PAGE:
President Barack Obama is expected to announce a series of executive actions on immigration issues before the end of the year, Secretary of Homeland Security Jeh Johnson said on Saturday, a move that could anger Republican lawmakers.
Johnson told a conference at the Reagan Presidential Library that the current immigration system had serious problems and reforms were clearly needed. Given the failure of Congress to pass legislation, the Obama administration could resolve some issues under existing legal authorities, he said.
Johnson provided few details, but said the executive actions would be comprehensive and would include measures aimed at strengthening border security.
"We’re in the final stages of developing some executive actions," Johnson said. "We have a broken immigration system. The more I delve into it, the more problems I see."
Guatemala's President Otto Perez said in an interview with Venezuelan broadcaster Telesur that U.S. Vice President Joe Biden had told him and the leaders of Honduras and El Salvador during talks on Friday the actions would be "very important".
Perez said he expected the measures to be announced by late November or early December and would benefit many migrants from the three Central American countries, without elaborating.
The three nations have been at the center of a U.S. political row this year after the apprehension of record numbers of unaccompanied minors from Central America trying to enter the United States to escape poverty and violence in their homelands.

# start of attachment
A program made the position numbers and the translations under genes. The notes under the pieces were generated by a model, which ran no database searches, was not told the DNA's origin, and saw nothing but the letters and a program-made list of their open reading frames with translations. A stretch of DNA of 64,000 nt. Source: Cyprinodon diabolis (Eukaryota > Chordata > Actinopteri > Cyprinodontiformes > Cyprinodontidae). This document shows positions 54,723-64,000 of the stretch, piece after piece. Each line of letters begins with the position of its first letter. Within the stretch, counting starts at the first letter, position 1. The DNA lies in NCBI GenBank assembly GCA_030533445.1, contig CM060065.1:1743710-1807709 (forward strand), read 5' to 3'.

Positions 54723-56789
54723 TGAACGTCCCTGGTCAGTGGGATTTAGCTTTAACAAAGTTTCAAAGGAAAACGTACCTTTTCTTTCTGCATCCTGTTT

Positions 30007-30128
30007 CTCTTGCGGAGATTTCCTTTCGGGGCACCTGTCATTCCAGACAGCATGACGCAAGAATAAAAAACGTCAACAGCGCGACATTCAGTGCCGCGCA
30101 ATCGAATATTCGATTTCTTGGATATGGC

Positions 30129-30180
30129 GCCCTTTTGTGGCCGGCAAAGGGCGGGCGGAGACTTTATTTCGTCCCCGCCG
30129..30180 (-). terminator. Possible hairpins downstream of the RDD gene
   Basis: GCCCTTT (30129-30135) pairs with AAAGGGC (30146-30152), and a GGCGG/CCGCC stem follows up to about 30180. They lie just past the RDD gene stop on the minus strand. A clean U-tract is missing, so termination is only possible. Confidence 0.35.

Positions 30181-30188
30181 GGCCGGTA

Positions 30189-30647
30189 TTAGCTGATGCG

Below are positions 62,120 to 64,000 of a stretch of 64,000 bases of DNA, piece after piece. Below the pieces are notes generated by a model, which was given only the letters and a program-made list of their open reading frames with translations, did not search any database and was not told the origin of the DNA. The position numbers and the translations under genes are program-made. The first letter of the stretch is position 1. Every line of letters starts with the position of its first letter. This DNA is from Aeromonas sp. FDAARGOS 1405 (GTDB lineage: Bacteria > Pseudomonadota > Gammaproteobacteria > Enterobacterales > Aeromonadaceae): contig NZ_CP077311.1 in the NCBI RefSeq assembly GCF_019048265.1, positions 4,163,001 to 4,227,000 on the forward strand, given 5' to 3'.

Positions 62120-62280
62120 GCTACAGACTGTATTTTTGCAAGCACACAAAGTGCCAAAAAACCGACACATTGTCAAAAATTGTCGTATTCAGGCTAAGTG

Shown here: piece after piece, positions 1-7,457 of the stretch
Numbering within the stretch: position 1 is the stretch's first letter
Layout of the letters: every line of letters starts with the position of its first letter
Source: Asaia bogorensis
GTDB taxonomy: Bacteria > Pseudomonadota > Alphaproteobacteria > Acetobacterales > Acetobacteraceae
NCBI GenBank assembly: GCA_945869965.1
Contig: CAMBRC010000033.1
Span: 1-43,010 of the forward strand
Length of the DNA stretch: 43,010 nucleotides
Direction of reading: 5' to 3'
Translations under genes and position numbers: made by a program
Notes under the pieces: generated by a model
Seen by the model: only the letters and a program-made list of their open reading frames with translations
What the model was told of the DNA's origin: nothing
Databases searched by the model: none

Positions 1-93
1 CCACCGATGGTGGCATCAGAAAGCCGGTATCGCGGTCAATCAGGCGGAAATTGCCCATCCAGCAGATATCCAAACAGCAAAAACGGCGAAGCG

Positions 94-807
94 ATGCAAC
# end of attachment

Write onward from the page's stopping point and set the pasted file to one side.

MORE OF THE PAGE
Republicans, who won control of the Senate in the Nov. 4 election, have warned Obama that executive action on immigration would poison hopes for bipartisan cooperation in Congress.
Asked on Thursday if there was a way for Republicans to block Obama on immigration without a government shutdown over funding the government, House Speaker John Boehner said: “We’ll find out.”
Several House Republicans, including some in leadership, said on Friday they were trying to find alternatives that would stop short of directly threatening a government shutdown.
A vocal group of conservatives is pressing to ban funds needed to implement any move that would allow millions of undocumented immigrants to stay and work in the United States.
The New York Times reported on Thursday that Obama plans to announce an overhaul of U.S. immigration policy through executive action that would shield up to 5 million undocumented immigrants from deportation.